If not—and you have a vented gas dryer—your vents could be obstructed by dirt, lint, and other debris. Because your dryer relies on airflow to manage the heat in your dryer drum, blocked ducts can create a disaster.

Not enough air into or out of the dryer drum can cause both underheating and overheating. Fortunately, cleaning out vents is a pretty simple fix. Just unplug the dryer and take a look inside. Pull out and throw away any debris you find.

Check the Gas Valve

In a gas dryer, the ignitor relies on a steady supply of gas in order to generate the heat that other components use to heat the dryer drum.

If your gas valve doesn’t let enough gas into the ignition assembly, your Kenmore dryer won’t be able to generate enough heat.

Inspect the gas valve and test the coils for electrical continuity. Misshapen or noncontinuous valves need to be replaced.

Test and Inspect the Dryer Heating Element

The heating element transfers heat generated by the gas and ignitor to your dryer drum using coils.

A couple of different problems can occur with the heating element: First, the component may deform. This misshaping can either press the heating coils too closely into the drum (causing overheating) or push them too far away from the drum to heat it up (underheating).

Second, the coils or other parts within the heating element itself can short out or break, leaving it unable to transfer any heat to the dryer drum. With insufficient heat, your clothes can’t dry effectively.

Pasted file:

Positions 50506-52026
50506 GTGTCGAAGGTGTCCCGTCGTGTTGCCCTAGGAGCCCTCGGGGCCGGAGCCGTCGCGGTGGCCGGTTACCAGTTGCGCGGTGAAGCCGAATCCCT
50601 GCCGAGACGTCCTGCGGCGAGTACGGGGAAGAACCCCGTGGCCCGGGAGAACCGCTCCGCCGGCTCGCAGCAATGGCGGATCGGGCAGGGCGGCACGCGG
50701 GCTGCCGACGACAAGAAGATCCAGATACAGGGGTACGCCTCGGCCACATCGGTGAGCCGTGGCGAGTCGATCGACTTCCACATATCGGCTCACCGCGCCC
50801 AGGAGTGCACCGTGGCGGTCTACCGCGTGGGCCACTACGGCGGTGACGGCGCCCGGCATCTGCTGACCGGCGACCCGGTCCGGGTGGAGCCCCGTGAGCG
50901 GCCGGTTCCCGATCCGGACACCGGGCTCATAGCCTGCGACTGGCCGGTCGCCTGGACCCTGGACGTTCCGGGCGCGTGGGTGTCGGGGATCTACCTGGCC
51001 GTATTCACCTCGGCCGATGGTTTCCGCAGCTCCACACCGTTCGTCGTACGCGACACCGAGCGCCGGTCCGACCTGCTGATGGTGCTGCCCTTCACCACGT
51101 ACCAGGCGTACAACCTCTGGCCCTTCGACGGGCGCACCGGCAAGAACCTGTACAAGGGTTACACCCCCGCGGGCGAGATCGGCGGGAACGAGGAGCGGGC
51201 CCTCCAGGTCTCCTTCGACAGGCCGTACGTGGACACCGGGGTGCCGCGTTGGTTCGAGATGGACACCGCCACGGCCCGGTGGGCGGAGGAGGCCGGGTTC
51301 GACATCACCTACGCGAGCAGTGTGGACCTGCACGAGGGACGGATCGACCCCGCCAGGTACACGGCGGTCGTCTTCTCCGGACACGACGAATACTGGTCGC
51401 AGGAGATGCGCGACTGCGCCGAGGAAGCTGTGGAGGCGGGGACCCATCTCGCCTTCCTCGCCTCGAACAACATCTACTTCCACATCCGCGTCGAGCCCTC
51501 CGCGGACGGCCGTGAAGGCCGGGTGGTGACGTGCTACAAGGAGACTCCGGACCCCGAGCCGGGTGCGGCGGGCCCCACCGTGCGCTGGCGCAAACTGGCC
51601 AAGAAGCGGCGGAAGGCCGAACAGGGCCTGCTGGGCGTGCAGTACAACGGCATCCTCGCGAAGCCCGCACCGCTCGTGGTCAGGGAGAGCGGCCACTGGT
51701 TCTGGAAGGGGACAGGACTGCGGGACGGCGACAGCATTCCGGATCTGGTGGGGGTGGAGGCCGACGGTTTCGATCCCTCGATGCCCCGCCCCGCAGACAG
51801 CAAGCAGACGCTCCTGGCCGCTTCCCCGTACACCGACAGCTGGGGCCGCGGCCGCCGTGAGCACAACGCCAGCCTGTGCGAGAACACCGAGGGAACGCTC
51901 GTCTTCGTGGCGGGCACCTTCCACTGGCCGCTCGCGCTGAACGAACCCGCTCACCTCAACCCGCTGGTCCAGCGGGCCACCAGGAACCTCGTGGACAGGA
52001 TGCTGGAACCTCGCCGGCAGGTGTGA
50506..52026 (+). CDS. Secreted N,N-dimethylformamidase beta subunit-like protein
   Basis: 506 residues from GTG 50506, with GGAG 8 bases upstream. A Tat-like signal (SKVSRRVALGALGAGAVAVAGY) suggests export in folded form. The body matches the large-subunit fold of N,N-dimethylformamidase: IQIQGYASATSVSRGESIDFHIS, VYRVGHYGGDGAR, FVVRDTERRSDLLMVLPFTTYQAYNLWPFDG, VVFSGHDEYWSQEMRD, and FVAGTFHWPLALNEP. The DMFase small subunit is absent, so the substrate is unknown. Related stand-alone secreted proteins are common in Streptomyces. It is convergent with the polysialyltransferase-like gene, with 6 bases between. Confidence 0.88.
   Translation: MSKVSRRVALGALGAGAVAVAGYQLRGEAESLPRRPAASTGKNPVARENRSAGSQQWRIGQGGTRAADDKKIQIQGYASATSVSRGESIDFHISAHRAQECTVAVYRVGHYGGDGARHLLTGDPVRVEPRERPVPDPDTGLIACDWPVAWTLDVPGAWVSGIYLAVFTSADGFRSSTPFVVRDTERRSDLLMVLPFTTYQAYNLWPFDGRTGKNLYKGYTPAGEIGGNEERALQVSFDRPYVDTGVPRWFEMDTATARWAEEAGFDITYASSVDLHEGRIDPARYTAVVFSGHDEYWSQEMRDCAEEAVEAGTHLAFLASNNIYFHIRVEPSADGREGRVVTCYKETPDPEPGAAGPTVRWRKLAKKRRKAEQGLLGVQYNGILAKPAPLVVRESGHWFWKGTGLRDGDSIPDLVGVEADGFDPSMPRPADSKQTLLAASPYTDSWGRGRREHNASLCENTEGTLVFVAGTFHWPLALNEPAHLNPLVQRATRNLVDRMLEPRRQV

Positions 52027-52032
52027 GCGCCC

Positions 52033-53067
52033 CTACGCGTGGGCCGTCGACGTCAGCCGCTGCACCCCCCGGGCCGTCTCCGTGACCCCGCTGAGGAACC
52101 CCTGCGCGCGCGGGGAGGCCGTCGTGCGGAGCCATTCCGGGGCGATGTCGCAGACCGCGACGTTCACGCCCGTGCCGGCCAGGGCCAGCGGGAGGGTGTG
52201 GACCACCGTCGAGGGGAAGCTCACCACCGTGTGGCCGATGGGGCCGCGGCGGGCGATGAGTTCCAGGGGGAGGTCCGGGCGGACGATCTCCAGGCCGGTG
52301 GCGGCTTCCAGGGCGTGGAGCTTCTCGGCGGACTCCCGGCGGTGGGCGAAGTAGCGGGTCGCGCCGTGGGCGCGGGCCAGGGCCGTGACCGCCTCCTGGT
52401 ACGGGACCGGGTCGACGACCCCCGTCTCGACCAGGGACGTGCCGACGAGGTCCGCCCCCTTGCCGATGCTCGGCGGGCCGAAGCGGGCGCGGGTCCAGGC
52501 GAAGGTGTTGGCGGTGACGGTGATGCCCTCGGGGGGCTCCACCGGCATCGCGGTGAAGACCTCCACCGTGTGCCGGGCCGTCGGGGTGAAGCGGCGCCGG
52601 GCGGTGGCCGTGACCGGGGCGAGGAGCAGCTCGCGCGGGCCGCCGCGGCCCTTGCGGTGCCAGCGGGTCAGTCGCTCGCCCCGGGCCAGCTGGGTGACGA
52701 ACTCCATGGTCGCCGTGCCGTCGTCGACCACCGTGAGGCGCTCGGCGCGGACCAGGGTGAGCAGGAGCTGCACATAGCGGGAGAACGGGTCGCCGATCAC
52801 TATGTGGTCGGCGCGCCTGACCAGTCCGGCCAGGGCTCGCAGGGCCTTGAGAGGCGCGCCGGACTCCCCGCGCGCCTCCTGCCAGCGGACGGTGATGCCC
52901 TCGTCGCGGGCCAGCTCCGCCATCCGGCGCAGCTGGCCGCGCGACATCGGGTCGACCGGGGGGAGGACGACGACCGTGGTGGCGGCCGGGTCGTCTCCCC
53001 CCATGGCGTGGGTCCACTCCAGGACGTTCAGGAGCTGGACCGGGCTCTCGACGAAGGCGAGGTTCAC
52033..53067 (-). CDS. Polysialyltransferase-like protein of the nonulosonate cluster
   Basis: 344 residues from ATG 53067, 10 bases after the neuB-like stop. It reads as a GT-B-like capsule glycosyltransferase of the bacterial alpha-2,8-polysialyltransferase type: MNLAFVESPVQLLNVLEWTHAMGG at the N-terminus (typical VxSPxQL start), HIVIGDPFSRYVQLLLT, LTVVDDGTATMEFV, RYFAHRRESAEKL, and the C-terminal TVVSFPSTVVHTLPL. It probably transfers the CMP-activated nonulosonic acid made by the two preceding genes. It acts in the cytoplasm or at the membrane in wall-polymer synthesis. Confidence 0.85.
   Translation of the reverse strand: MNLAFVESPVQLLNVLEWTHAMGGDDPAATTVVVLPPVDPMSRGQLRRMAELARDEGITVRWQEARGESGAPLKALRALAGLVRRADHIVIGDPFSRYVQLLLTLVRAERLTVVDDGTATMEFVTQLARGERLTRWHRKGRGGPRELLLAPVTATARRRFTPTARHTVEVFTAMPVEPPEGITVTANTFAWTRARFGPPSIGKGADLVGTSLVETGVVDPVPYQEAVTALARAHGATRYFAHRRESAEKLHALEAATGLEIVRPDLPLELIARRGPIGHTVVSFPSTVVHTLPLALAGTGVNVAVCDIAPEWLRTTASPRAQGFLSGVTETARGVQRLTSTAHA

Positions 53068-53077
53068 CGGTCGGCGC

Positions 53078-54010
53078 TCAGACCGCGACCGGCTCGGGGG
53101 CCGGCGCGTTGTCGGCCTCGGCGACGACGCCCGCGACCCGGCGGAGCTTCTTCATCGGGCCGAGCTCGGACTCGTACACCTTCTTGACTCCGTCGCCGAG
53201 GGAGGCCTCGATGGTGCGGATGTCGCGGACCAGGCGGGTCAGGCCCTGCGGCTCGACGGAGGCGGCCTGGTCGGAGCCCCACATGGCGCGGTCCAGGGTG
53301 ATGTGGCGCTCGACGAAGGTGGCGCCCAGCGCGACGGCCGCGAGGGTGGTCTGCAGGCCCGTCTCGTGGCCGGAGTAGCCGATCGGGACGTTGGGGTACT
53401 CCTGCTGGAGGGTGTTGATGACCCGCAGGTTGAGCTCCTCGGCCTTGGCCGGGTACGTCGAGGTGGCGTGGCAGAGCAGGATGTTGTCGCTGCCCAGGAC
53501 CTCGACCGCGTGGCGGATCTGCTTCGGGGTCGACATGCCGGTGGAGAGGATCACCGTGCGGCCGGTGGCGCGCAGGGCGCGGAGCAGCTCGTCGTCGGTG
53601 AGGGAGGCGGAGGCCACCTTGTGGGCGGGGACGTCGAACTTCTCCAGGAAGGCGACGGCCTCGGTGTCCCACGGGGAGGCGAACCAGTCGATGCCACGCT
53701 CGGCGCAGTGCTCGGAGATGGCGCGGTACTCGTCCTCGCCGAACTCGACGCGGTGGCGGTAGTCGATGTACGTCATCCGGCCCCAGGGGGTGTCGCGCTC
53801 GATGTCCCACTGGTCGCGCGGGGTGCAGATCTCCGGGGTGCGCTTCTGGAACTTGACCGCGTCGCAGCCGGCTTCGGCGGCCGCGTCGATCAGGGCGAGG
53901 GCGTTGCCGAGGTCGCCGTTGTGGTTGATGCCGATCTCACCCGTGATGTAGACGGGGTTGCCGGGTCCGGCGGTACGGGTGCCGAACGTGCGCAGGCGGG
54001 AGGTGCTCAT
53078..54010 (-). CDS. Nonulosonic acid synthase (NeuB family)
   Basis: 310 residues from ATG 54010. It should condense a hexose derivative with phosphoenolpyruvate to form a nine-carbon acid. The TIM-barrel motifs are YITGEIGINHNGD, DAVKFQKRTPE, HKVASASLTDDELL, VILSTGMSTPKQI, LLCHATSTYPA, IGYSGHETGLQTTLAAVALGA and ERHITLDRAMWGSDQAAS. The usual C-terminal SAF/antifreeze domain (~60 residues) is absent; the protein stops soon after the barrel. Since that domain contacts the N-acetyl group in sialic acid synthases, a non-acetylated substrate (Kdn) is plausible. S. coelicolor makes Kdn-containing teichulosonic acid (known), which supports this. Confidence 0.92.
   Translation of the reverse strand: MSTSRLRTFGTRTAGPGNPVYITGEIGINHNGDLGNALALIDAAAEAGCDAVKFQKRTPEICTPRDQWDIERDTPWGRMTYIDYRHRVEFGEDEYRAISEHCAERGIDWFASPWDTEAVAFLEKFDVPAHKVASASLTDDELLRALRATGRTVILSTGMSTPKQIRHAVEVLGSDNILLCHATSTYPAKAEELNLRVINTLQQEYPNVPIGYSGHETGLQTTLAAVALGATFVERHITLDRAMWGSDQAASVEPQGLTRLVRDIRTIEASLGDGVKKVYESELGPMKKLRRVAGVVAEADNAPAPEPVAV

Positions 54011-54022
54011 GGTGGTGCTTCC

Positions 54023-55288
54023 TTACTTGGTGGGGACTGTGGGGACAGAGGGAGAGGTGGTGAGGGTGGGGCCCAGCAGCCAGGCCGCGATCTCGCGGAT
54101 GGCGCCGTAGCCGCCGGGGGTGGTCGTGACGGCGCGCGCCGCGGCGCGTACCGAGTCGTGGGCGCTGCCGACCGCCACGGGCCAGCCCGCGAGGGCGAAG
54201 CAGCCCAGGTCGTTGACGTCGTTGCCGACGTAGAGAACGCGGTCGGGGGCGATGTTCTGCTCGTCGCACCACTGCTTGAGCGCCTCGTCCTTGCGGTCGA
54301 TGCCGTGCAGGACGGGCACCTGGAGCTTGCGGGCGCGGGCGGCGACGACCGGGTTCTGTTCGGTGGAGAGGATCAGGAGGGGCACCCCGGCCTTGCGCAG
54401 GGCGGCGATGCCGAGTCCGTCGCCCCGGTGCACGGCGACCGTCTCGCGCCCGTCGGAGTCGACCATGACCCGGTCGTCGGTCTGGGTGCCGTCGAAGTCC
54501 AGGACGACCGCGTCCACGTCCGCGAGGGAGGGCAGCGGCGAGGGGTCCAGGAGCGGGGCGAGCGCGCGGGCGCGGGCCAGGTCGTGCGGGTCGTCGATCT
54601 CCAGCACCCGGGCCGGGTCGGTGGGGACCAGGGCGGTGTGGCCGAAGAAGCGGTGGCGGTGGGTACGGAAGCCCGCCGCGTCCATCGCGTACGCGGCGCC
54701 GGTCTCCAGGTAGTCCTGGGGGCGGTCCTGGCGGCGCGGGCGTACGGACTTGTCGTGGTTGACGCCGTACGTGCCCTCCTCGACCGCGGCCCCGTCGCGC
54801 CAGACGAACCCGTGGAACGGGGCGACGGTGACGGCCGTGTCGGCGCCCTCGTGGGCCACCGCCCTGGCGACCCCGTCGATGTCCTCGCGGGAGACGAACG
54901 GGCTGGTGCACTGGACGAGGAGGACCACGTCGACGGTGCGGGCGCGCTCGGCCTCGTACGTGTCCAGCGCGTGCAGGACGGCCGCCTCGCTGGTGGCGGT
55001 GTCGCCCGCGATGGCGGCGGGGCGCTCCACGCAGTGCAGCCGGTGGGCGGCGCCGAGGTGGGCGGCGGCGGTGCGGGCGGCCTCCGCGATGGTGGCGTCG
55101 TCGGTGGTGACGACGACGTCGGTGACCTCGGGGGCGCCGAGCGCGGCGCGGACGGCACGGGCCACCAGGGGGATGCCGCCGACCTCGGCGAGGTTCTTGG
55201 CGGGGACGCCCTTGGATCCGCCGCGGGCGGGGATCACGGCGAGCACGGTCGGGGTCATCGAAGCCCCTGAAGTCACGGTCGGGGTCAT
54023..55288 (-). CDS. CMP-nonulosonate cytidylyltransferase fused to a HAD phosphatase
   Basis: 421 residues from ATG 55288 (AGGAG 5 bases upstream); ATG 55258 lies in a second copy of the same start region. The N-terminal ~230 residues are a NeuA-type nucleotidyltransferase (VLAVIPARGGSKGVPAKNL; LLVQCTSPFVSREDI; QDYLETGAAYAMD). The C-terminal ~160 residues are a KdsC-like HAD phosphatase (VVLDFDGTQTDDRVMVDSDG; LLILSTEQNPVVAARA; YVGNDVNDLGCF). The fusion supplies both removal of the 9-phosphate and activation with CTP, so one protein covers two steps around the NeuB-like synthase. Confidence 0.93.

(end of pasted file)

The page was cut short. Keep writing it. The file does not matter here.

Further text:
You can visually inspect the heating element to verify that it’s still in the correct shape. Assuming it is, you should then use a multimeter to test it for continuity. If there’s insufficient continuity, you’ll need to replace the part.

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How’s the Moisture Sensor?

How does your electric dryer know when your clothes are dry? Answer: the moisture sensor, a component that measures the amount of moisture left in the dryer drum.

Sometimes, however, this component over- or undercalculates the amount of moisture remaining. If it overestimates, your dryer may get excessively hot from trying to eliminate moisture that isn’t there—if it underestimates, your clothes may come out soppy.

Be sure to inspect this sensor using a multimeter and replace it if it’s faulty. You can find the moisture sensor in your Kenmore dryer underneath the lint filter casing. The sensor will look like a curved, white plastic piece with two curved metal bars inside it.


While your Kenmore electric dryer may not have a convenient reset switch or button to use when it over- or underheats your laundry, you can still try some other fixes to get it in working order.

Namely, you can try cleaning out any dryer vent tubes and testing or replacing the moisture sensor, heating element, and/or gas valve. A screwdriver and multimeter will come in handy for this. Make sure to pull the power cord from the power source before performing any fixes.

If you still can’t seem to get your Kenmore dryer to work correctly despite taking all these steps, it’s time to call in a licensed professional.